Using a grub hoe (also called an Azada) is very different from using a shovel or spade. Instead of stomping or ramming a shovel blade into the earth, the heavy-duty grub hoe blade swings from hip height down into the soil using it's own weight, gravity, and a little help from your arms. Instead of leaning over to lift the shovel load of soil with your back, with the long handled azada you use your whole body to pull the thin slice of soil towards you into a previously cleared space.
Think of it this way; you can use a shovel to move a single 4 lb chunk of soil or you can use two quick strokes of a grub hoe to move two 2 lb slices of soil - with less strain, less pain, and in less time! It is the easy way to dig!
Do not slide your front hand back and forth as you chop downward with the tool - only tools you swing from overhead like an axe require sliding.
A grubbing hoe can do everything a shovel or spade can except lift material up into a wheelbarrow or toss material to another place - you will still need your shovel for that. But you can make even that kind of digging easier by first breaking up the soil with your grub hoe and then using a light scoop shovel to just lift the pulverized dirt into your wheelbarrow.
From Simon Drummond at "Get Digging" - the best azada website in the UK. It is where I learned about grub hoes.
His What Users Say page is truly inspiring! If you live in England or Europe, please purchase your azada (grub hoe) from Simon's site Get-Digging.co.uk
Using an Azada should be no problem for anyone used to using hand tools and having reasonable bodily coordination. Azadas are
basically used with a swinging action and, as with a mattock, pick, axe etc, much of the knack is in letting the tool do the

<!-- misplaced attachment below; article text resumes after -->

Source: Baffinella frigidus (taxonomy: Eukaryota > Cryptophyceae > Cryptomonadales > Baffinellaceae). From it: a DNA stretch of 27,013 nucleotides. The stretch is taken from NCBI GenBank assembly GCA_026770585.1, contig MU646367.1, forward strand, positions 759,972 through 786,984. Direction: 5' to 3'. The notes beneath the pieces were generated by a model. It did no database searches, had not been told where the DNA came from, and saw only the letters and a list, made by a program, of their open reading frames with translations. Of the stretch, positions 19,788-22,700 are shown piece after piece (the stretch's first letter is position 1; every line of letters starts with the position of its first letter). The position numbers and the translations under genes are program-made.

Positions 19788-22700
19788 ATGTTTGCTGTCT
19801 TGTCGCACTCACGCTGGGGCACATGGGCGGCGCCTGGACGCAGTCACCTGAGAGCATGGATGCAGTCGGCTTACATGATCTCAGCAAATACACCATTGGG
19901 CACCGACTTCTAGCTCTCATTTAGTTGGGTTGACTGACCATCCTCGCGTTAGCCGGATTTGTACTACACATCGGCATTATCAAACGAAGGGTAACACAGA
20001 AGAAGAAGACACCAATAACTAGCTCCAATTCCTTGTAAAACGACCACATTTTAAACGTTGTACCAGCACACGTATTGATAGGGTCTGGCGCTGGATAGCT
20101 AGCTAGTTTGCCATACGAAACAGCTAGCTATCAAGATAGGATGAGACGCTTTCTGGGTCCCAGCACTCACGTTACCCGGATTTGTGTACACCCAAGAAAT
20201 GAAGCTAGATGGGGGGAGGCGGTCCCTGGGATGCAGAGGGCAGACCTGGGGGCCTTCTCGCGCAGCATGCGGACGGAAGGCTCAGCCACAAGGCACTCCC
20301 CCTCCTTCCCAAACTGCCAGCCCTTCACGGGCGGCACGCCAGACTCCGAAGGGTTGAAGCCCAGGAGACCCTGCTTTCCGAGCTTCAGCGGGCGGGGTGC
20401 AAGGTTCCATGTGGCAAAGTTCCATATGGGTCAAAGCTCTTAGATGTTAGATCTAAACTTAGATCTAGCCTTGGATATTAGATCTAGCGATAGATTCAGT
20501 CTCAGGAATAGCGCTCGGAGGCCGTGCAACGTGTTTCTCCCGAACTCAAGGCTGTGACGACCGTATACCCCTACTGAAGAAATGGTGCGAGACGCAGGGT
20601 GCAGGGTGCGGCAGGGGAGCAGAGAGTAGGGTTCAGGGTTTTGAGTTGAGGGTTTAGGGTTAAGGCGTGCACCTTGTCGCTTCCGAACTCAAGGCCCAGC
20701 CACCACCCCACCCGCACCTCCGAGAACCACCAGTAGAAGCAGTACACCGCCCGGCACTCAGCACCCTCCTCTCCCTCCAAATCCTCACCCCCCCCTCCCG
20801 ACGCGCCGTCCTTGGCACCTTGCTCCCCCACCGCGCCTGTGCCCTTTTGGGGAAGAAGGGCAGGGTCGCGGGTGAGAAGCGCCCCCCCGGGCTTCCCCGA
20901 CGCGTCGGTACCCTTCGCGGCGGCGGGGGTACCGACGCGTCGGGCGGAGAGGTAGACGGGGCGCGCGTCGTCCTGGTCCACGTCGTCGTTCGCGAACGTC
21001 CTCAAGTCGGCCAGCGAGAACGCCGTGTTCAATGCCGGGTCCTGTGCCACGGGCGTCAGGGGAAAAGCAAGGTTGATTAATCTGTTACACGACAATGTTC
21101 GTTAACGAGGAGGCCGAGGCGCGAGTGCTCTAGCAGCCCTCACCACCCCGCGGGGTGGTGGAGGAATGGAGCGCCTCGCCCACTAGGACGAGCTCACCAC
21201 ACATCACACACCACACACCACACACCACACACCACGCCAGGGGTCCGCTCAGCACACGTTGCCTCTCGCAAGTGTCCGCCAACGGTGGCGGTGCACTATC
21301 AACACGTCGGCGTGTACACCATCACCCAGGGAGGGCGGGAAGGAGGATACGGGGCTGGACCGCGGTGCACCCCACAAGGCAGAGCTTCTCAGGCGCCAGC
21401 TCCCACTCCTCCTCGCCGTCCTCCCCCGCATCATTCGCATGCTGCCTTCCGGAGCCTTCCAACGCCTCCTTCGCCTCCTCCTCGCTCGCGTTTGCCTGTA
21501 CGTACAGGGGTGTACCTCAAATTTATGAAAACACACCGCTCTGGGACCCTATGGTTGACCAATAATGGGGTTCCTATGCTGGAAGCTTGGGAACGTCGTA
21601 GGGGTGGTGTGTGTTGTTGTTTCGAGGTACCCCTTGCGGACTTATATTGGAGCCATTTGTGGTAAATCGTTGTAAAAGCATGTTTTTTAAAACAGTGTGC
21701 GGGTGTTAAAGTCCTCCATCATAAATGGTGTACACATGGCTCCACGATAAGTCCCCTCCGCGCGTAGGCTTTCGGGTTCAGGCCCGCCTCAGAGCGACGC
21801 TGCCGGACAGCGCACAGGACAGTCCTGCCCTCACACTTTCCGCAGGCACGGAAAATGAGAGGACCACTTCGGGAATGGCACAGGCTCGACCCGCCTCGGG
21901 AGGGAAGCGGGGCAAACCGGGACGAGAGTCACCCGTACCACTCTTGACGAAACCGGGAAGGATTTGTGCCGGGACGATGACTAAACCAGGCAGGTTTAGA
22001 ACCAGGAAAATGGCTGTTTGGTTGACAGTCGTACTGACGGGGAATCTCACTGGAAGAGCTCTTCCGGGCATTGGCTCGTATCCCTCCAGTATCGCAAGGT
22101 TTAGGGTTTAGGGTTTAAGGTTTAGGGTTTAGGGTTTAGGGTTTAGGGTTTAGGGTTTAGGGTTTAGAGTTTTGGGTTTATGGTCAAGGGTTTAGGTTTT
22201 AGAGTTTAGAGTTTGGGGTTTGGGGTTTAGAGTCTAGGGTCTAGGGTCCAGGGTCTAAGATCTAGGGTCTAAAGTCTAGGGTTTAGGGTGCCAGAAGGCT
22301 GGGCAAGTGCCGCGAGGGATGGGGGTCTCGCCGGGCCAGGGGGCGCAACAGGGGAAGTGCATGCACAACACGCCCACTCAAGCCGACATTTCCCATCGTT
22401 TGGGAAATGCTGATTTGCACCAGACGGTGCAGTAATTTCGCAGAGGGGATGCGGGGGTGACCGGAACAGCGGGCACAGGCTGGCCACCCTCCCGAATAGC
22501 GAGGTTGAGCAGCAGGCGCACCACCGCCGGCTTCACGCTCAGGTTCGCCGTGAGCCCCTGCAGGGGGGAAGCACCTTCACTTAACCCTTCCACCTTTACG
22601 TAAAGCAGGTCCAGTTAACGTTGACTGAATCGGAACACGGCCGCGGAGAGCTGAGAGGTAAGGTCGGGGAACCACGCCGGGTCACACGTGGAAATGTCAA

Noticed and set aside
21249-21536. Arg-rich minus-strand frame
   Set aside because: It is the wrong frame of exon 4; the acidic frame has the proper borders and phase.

work as far as possible. As when using most tools, take your time and don't rush it - don't try and take huge swings and shift
vast amounts of soil in one go. If you're worried about chopping your toes off or decapitating your neighbour in the next allotment
then you're not using it properly!
Unless you're dealing with very hard ground, there's no need to swing the blade from a great height - apart from anything else you'll probably end up with half the allotment in your hair! If you're jarring your wrists or arms, they are probably too rigid - relax, loosen your wrists and let the tool swing. One of the big advantages of this type of tool is that the shock of impact is absorbed by the tool and not by your arms and wrists as occurs with the ramming action of a spade.
The weight, depth and a very sharp edge make it very quick for opening up new ground ...dig a trench at one end of the bed you're
digging (much like you do for double digging) and then work at right angles to the trench. You take off the vegetation using a shallow
angle (swinging the hoe down in front of you) and slicing off the turves. Then you go around a second time at a steeper angle, digging
thick slices of soil and pulling them forward so they topple into the trench and then onto each other.It's about three times faster
than using a spade and much less back breaking, especially on virgin ground.
You can also swap positions a lot more than you can with a spade, so it's a lot less taxing ...you need a good, long handle as this gives you both reach and leverage. Obviously, you need to balance handle length with your own height and build, but within reason the longer the handle, the better the leverage and the easier the work.